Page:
After an EFRA Parliamentary committee inquiry into worker shortages in the growing industry post-Brexit, HTA policy adviser David Brown said he was "disappointed" by Home Office immigration minister Robert Goodwill dismissing the idea of a SAWs scheme for this season.
Goodwill said it would take 5-6 months to set up a scheme to fill gaps left by workers leaving the UK because of Brexit.
EFRA committee chairman Neil Parish suggested the Government was being "complacent" about introducing an alternative SAWS scheme after the committee heard from those such as the HTA and Cobrey Farms that labour was getting more difficult to find. He cited the NFU’s figures of 80,000 workers required for 2018 and 95,000 by 2021.
Goodwill said there was "not sufficient evidence" that a SAWS scheme was needed for 2017 and said there was still two years of freedom of movement before final Brexit.
Brown said Goodwill and farming minister George Eustice did the "classic thing of leaving the door open".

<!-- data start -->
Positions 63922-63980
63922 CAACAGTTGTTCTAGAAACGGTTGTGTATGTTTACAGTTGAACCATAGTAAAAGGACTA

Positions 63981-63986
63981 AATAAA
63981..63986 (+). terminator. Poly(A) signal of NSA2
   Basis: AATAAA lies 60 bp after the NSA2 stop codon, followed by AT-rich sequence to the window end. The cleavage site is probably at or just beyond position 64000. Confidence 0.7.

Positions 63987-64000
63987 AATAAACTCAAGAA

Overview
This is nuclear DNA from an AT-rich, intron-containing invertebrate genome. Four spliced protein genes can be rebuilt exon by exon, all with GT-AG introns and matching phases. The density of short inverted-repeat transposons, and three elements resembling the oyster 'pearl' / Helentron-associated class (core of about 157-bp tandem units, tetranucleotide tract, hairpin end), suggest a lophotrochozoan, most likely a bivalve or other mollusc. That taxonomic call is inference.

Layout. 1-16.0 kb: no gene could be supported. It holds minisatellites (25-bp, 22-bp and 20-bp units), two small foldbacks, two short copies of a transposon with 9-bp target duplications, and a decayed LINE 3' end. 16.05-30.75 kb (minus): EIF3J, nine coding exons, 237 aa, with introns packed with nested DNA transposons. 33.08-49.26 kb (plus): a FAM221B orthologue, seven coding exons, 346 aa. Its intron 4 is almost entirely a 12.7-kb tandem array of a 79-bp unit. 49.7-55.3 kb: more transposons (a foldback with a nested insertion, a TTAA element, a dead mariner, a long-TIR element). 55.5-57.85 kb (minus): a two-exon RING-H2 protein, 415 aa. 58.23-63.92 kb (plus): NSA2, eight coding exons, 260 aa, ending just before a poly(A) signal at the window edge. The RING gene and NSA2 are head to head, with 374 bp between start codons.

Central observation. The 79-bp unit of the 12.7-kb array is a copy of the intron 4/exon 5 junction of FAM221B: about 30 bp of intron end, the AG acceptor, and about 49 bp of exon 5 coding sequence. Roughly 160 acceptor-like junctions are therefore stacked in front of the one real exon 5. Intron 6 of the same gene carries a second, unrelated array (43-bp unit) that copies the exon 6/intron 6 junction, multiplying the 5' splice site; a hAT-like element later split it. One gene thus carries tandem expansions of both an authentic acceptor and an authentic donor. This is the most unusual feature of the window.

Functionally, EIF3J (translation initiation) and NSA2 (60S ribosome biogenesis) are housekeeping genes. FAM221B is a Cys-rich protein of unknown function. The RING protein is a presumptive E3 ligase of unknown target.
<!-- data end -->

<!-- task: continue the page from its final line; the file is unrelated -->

Goodwill said there would be a consultation with industry about labour demands and that he did not want any "knife edges" in labour supply.
The NFU has called for a new SAWS scheme ahead of final Brexit. But Goodwill said: "It would be a mistake to speculate [about] a specific immigration structure ahead of negotiations."
Brown has been given the opportunity to give in written evidence after consulting HTA members.
He added: "I need to hear what the members say and then decide whether to push for one [SAWs scheme] for next year, or wait and see. I expect to see a report somewhere around the last week of April."
He said he was asking whether growers were getting more anxious about worker supply for 2017.